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Culture, Conflict, and Counterinsurgency$
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Thomas H. Johnson and Barry Zellen

Print publication date: 2014

Print ISBN-13: 9780804785952

Published to Stanford Scholarship Online: September 2014

DOI: 10.11126/stanford/9780804785952.001.0001

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PRINTED FROM STANFORD SCHOLARSHIP ONLINE (www.stanford.universitypressscholarship.com). (c) Copyright Stanford University Press, 2021. All Rights Reserved. An individual user may print out a PDF of a single chapter of a monograph in SSO for personal use.date: 19 September 2021

The Durand Line

The Durand Line

Tribal Politics and Pakistan–Afghanistan Relations

(p.148) 6 The Durand Line
Culture, Conflict, and Counterinsurgency

Feroz Hassan Khan

Stanford University Press

The Afghan-Pakistan border is an inhospitable porous region where extremism has thrived. A large number of border tribes from Balochistan and NWFP/FATA have their land on Afghan territory and regularly visit for cultivation and business. To secure the border a multitier progressive strategy involving political leaders, administration, local influential notables, and local populations is required. At the geopolitical level, Pakistan and Afghanistan have three clear and simple demands of each other; both states should have friendly governments that recognize the territorial boundaries and jurisdiction of each other, neither should allow hostile powers to have sanctuaries for activities against each other’s security, and both should proactively engage and facilitate trade, transit, and energy routes between Central and South Asia. The author concludes that the U.S. is the only power that can provide the leadership to bring together diverse stakeholders into an agreement for regional prosperity, and to defeat extremism.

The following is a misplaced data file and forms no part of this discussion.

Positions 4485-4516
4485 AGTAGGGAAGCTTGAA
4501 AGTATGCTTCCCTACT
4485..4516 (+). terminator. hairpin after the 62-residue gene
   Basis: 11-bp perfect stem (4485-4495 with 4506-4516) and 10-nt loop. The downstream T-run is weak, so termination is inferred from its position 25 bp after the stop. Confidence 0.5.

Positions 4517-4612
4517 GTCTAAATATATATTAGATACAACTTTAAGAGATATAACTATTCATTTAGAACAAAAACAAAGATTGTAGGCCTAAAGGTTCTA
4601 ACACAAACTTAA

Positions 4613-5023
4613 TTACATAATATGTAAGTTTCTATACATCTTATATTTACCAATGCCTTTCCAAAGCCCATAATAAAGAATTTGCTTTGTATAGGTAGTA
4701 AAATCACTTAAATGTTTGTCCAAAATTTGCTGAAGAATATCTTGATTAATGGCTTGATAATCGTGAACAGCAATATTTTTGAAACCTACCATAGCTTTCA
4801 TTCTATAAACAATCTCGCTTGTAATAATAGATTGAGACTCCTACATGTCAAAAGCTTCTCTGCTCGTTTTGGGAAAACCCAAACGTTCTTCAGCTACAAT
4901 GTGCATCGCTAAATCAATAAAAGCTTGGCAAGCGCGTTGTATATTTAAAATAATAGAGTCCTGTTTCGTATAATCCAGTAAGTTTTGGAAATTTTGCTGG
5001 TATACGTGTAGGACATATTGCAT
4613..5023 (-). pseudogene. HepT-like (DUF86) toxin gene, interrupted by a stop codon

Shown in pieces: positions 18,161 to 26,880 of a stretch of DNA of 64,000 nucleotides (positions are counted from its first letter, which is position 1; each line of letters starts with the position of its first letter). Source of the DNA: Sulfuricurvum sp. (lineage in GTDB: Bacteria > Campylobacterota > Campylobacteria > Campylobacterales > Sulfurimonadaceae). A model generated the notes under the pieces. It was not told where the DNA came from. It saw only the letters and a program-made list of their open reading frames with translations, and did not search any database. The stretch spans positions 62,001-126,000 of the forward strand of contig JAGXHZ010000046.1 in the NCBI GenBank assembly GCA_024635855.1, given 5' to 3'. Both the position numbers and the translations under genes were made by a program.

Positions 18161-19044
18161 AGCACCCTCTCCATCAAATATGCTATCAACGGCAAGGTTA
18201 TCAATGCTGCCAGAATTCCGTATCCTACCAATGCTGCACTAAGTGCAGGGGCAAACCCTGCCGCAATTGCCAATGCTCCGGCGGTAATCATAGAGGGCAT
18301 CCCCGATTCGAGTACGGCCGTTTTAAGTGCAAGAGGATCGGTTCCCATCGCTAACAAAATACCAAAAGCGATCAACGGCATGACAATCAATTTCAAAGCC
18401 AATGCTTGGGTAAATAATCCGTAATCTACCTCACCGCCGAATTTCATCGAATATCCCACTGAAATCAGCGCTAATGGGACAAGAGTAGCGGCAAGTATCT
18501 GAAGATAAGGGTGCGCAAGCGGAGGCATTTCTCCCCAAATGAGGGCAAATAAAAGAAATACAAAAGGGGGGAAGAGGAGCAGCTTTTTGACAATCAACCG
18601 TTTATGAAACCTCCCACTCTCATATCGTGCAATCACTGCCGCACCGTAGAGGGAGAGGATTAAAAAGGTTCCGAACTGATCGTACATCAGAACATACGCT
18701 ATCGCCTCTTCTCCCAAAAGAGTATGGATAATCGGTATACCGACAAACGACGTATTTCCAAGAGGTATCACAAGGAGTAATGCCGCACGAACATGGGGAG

Keywords:   border tribe, Afghan National Army (ANA), Durand Line, Pashtun, Anglo-Afghan Boundary Treaty of 1993, Pashtunistan, Baluchistan, Government of Pakistan (GOP), Pakistan Federally Administered Tribal Areas (FATA)

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